Have you ever wondered why certain teams seem to work effortlessly, while others lumber along, seemingly moments away from self-imploding? What gives?
One of the most interesting theories is that of team roles: the idea that teams that work together effectively have a balance of team roles. Each member understands their strengths and how they contribute to the team’s skill set. Too many of the same role and there’s destructive competition, and if roles are missing, the team just doesn’t seem to fire.
Team Roles Defined
According to Belbin Associates, effective teams have a balance of nine different characteristics.
- Resource Investigator – Inquisitive, outgoing, and enthusiastic, the resource investigator explores opportunities. But they may lose enthusiasm once the initial excitement has passed. They may even forget to follow up on a lead or assignment.
- Teamworker – Helps the team to gel and complete the work required of them. While noted for their cooperative and diplomatic nature, teamworkers can also seem indecisive and avoid confrontations that may be necessary to achieving their goals.
- Coordinator – Coordinators are master delegators. Mature and confident, they identify talent and leverage it for the betterment of the group. But taken too far, they can be seen as manipulative and may even over-delegate the work, leaving themselves little or nothing to do.
- Plant – Highly creative free-thinkers, plants are good at problem solving in unconventional ways. However, they may even be so concerned with creativity that they forget incidentals and do not communicate effectively.
- Monitor Evaluator – Logical and impartial, the monitor evaluator approaches work in a dispassionate way while seeing all options accurately. As great as they are at evaluating the options, the monitor evaluator may be seen as an overly critical employee who is slow to come to a decision. This is generally because they are continuously weighing the options for every decision.
- Specialist – Specialists, as their name implies, are experts in their field. Dedicated, single-minded self-starters, they tend to contribute in a very narrow manner, sometimes getting hung up on technicalities. They may also overload you with information that is not necessarily pertinent to the matter at hand.
- Shaper – Shapers provide the drive the team needs to keep moving forward without losing focus or momentum. Challenging and dynamic, shapers thrive on pressure but can sometimes offend other people’s feelings. They may even risk becoming aggressive or ill-tempered in an attempt to complete a task or meet a goal or deadline.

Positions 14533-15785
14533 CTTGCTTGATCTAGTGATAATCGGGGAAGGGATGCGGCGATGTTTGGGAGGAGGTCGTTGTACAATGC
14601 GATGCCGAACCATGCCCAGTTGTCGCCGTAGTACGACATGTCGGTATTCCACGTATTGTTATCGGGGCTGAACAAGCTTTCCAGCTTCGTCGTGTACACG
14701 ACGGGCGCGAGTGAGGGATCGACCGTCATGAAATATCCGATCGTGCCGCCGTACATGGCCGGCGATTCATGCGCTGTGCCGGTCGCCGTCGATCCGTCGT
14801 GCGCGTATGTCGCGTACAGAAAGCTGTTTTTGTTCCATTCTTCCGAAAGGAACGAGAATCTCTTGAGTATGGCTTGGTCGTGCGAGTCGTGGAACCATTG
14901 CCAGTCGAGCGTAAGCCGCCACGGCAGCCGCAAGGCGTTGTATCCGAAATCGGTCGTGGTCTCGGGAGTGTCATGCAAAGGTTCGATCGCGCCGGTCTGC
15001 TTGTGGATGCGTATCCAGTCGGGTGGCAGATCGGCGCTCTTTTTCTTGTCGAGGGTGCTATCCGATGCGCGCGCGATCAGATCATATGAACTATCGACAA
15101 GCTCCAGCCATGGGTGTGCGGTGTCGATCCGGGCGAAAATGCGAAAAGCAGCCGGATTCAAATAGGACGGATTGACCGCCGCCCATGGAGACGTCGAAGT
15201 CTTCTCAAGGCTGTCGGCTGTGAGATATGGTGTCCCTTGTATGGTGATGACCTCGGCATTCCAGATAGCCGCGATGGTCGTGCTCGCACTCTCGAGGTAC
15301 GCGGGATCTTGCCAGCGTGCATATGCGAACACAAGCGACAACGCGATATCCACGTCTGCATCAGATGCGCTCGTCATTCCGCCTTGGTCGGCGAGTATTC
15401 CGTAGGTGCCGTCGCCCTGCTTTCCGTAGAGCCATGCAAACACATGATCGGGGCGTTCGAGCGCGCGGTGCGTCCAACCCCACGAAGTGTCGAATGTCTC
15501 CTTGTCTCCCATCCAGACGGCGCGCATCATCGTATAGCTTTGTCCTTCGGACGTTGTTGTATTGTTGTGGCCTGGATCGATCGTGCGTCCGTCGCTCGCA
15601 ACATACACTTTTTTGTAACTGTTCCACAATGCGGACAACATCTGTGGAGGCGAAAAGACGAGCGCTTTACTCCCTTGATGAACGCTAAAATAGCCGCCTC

- Implementer – Able to plan a workable strategy and carry it out with efficiency, implementers are practical and reliable. They are experts at turning ideas into action items but may be slow to respond to new possibilities that lie outside of their plans, even when the new ideas promote positive changes.
- Completer Finisher – Most effective at the ends of tasks, completer finishers work to polish the final product and ensure all of the quality standards are met. They are painstakingly conscientious about their work, searching out and correcting errors. However, they may be inclined to undue concern and are reluctant to delegate. Some even may be accused of extremism in their perfectionism.
Balance Is The Goal
Even though Belbin has identified nine different characteristics in effective teams, these groups do not need to consist of nine people. Rather, all nine characteristics are represented by the team’s members. In many cases, one person may naturally gravitate toward two or three roles, fill one or two more and prefer to avoid the rest. This allows for smaller teams to work with maximum efficiency as long as all nine characteristics are represented. The goal then becomes balance. If a team is comprised of teamworkers, who tend to be indecisive, it may be difficult for a team to make swift decisions about the direction of their work. Similarly, if a team lacks a completer finisher, the group’s work may lack polish and fail quality control measures.
What role do you find yourself naturally playing on work teams? Is there a characteristic that is missing on your current team?
Do you find yourself playing one or more roles? Are there any that are particularly distasteful to you? By asking these questions first of yourself, then of your teammates, it will quickly become apparent which characteristics are solidly in place, which are missing and which are over-represented in your team dynamic.
You may begin to see why your team is functional or dysfunctional, but moreover it can give you a language to improve and build on your successes.